I knew that trying to become a first-time mom at 40 would be tough. My fears were realized when my first pregnancy ended in miscarriage. Although that loss was devastating, I had no idea just how much more disappointment I was about to experience.
Stillbirth is generally defined as a baby passing away and being delivered any time after 20 weeks. It happens in 1 in 160 pregnancies in the US; that’s 24,000 babies per year in the U.S. It often happens disproportionately for women of color. To put this in perspective, 2500 babies die of SIDS per year and we all are aware of it and do everything we can to prevent it. Stillbirth happens ten times as often and we rarely talk about it…until it happens to us.
Yes, today we are talking about pelvic and female anatomy, obstetric lacerations during delivery, and prevention! If you are pregnant or plan on getting pregnant, then this is definitely a topic to which you will want to pay attention. Obstetric lacerations, often referred to vaginal tears, can happen during labor and delivery. Though they are certainly common, they should be treated with the same care and attention that any surgical procedure would be.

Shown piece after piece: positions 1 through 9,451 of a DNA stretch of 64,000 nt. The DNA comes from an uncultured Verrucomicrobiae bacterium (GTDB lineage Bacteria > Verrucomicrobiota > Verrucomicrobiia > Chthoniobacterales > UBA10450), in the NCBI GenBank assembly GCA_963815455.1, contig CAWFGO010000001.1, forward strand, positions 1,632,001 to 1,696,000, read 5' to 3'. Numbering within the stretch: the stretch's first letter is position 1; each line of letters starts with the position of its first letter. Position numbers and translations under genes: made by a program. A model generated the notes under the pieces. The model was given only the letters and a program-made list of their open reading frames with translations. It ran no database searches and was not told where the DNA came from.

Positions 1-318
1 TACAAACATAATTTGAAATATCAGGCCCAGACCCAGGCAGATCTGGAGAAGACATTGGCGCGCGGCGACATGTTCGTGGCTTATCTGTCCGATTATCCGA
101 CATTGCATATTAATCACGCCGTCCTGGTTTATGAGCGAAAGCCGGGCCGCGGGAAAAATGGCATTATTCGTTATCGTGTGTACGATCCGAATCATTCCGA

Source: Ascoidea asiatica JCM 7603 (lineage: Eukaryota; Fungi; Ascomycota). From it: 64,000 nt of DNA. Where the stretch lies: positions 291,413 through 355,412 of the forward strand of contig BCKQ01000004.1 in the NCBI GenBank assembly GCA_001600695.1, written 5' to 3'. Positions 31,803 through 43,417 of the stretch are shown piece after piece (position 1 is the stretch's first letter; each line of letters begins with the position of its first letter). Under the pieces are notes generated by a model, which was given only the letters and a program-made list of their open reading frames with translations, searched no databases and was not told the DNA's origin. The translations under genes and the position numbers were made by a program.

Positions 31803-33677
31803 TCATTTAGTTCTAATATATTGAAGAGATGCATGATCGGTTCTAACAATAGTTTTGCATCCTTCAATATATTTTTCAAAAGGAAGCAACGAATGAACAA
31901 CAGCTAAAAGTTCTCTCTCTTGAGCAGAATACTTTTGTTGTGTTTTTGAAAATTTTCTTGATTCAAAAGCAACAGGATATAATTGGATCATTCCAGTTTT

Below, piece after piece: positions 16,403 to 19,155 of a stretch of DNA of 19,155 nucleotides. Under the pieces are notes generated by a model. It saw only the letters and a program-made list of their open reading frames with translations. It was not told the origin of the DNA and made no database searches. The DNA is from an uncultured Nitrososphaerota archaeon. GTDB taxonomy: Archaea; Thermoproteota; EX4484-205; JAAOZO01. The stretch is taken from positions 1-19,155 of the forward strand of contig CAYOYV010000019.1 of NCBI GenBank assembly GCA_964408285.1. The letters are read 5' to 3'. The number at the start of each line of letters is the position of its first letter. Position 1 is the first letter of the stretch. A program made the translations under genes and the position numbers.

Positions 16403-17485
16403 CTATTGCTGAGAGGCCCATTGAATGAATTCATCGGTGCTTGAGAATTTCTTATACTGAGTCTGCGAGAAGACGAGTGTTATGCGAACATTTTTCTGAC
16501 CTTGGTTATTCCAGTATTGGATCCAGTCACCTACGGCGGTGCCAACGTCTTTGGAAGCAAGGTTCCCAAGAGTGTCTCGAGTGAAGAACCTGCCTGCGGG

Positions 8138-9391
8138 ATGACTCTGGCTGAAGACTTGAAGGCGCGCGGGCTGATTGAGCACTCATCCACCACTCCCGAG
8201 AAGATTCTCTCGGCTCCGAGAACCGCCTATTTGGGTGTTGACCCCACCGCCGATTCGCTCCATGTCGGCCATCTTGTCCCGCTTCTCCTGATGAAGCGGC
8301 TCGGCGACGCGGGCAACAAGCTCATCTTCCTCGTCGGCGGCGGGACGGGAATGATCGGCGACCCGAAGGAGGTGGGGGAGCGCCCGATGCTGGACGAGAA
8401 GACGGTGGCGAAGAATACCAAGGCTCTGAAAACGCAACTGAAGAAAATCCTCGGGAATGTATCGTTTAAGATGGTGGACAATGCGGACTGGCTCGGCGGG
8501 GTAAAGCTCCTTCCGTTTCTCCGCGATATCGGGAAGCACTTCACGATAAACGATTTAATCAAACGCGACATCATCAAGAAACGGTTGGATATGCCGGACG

Most patients expect to see the same physician for every appointment during their pregnancy and seek to develop a relationship with the doctor whom they are trusting to safely bring their child into the world. In an OB/GYN group practice where your OB may not be the one delivering you, it is ideal for patients to meet each of the group practice members.
It is no secret that the health benefits of routine physical exercise are many. Working out improves your mental health, helps with weight control, boosts your energy levels, improves sleep, and can prevent the onset of many medical conditions like diabetes, hypertension, and high cholesterol.